The French maker’s legendary comfort returns while its forward looking technology is projected with the availability of ConnectedCam.
This is a real-time forward-facing camera which continually records what it sees through a very wide angle lens, ideal for use with incident claims, but which can also be operated in front of the main rear view mirror by the passenger to “snap” memorable images.
What ConnectedCam captures can be downloaded through a dedicated app to the user’s smart-phone and onto social media. Standard on upper trim levels and available on the mid range versions as part of a visibility pack, it is the first known fitment of the technology which many drivers have added as accessories.
Citroen C3 was launched in 2002, updated in 2010 and this is the third generation. From launch, 3.6M have been sold globally and 200,000 in Britain, making it their most popular model. Deliveries of the new C3 begin in the New Year.
The latest design keeps the distinctive lights front and back lights, adds optional ‘air-bumps’ and has a 40mm lower roofline and greater rear seat legroom.
There are 68, 82 and 110bhp petrol engines or 75 and 100bhp diesel engines with the top petrol model gaining the option of a six-speed fully automatic transmission next spring to support the five-speed manual gearboxes fitted as standard.
Prices go from the Touch at just under £11,000 through the Feel beginning at a little over £13,045 and the top of range Flair versions begin at £14,795 and top out at £17,095.
Citroen UK’s small cars’ product manager Jason Maynard said the increasing technical sophistication of the third generation C3 was intended to widen this family car’s appeal to younger buyers.
He said, “The average age of a C3 buyer has been about 55 years but with this one we believe this will come down, possibly into the mid to late forties.
“That’s not to say it will not appeal to still younger buyers with a family because we see this car as a proposition for everyone to consider.”
He added that the personalization programme through the packs and options will allow buyers to create a car that better suits their desires and needs than rivals can provide.
Reflecting on the current buying trends, Mr Maynard said Citroen UK believe the new C3 will see 75% choosing a petrol engine, compared to 60% in recent years and the majority of sales will be to private buyers, many taking up the Simply Drive contract scheme which includes insurance and roadtax.
When the six-speed automatic is added next spring, up to 4% are expected to pay the anticipated £1,000 premium.
The new C3 is very technology driven with the now familiar central console screen for info-tainment, car functions, navigation, climate control and downloadable apps to enhance driving experience.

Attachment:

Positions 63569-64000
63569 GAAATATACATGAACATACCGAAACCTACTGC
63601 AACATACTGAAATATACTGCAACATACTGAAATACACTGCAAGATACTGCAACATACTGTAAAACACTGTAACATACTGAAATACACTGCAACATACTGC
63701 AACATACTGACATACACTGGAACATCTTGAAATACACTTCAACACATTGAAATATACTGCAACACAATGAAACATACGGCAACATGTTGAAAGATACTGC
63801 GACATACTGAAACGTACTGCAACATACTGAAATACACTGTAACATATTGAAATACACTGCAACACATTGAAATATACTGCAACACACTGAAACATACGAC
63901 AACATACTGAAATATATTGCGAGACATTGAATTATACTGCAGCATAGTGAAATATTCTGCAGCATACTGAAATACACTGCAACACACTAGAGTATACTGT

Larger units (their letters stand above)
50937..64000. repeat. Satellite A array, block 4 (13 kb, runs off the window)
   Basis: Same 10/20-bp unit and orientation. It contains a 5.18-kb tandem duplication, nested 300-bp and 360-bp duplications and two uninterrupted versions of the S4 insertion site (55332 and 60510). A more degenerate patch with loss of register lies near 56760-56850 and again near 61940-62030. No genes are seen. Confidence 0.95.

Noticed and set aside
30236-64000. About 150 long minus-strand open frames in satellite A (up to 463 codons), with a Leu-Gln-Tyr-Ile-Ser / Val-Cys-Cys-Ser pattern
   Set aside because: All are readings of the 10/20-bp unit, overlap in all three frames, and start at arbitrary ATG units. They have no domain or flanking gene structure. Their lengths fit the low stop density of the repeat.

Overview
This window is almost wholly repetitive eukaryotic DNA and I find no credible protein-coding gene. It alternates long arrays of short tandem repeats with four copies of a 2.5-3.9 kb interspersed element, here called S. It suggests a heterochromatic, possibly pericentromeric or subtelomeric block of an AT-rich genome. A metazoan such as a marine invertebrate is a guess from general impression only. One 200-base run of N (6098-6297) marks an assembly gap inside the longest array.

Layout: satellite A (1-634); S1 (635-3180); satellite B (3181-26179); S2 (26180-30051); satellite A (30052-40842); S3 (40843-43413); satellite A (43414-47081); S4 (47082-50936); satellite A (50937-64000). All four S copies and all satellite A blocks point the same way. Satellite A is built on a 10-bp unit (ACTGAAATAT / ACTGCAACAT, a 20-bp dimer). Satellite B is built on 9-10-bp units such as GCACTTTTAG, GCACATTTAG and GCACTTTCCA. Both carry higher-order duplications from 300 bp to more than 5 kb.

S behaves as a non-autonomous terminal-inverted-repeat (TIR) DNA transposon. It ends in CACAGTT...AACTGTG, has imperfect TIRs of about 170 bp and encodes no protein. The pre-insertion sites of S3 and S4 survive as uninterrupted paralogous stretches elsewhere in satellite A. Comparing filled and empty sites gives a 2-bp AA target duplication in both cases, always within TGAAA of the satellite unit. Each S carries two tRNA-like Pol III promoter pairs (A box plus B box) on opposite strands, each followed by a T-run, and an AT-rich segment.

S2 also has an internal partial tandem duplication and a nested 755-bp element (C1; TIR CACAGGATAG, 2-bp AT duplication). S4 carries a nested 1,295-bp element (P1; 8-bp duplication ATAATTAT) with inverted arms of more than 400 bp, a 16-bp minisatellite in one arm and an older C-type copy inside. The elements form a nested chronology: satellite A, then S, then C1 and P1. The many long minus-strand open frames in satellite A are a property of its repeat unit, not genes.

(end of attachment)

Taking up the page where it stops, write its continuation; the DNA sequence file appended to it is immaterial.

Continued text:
It can be touch or voice-activated and the interior can be highly personalized and colour coded to match taste and any of 36 exterior colour combinations.
Seats are shaped to give a “sofa-style” experience even for the front pair which are cleverly curved to let more light into the back and allow greater forward vision to those in the rear.
With five seats and five doors there is a 300 litres boot behind a high sill and the oddments room includes door bins which have white linings to make it easier to see things in them.
That is not a massive boot but it will take a lot of weekend shopping or possibly a child’s pedal bike but the new Citroen C3 is definitely not intended to be a performance model.
The engines come with only five-speed manual gearboxes and frequently I found myself wishing I had an extra ratio to reduce the 110bhp petrol engine’s noise and improve economy while the gutsy mid-range push of the 110bhp diesel would benefit from the refinement of a sixth gear.
Performance was modest from standstill and when overtaking with either engine but the diesel felt it had a greater urgency and the clutch and gear-change were good although I thought the steering lacked feel.
Brakes were effective on our two test cars but the petrol model produced a grinding noise under gentle application in town traffic.
Both displayed a very comfortable, even cosy, character on road, the suspension soaking up bumps and potholes without drama and with a gentle rolling around tighter turns.
Within its class, the Citroen C3 is probably the most comfortable and technically advanced car but it’s not a hot or even warm hatch, more a mild mannered family workhorse use to taking directions.
|Interviewed at this week’s media launch of the new C3 ‘supermini’ five door hatchback range Mike Wilson Citroen UK’s Head of Product Pricing told David Miles, “We have high hopes for the new model and we anticipate around 16,000 sales next year, that’s approximately three times as many as the outgoing C3 will achieve in its run-out year in 2016.
“In addition to retaining current C3 customers we expect the growth in sales to come from conquest customers.”
He added, “Around 60% of UK sales will go to retail customers with 72% of all buyers choosing one of the petrol derivatives.
“Of the three PureTech 1.2-litre three cylinder petrol engines on offer 50% of customers will choose the 82hp engine, 16% the 68hp unit and 6% the 110hp engine. As for the two 1.6 four cylinder BlueHDi turbodiesels 19% will go for the 75hp unit and 9% for the 100hp engine.
“When it comes to choosing the specification level up to 5% will go for the base Touch level, the mid range Feel variants will be the choice of around 59% of buyers and the top Flair level we anticipate will account for 36% of sales.”
He said that due to the higher residual value forecast Citroen UK can offer a very attractive PCP finance packages for retail buyers.
These start with a low £300 deposit and then £159 a month over three years with an annual 6,000-mile limit.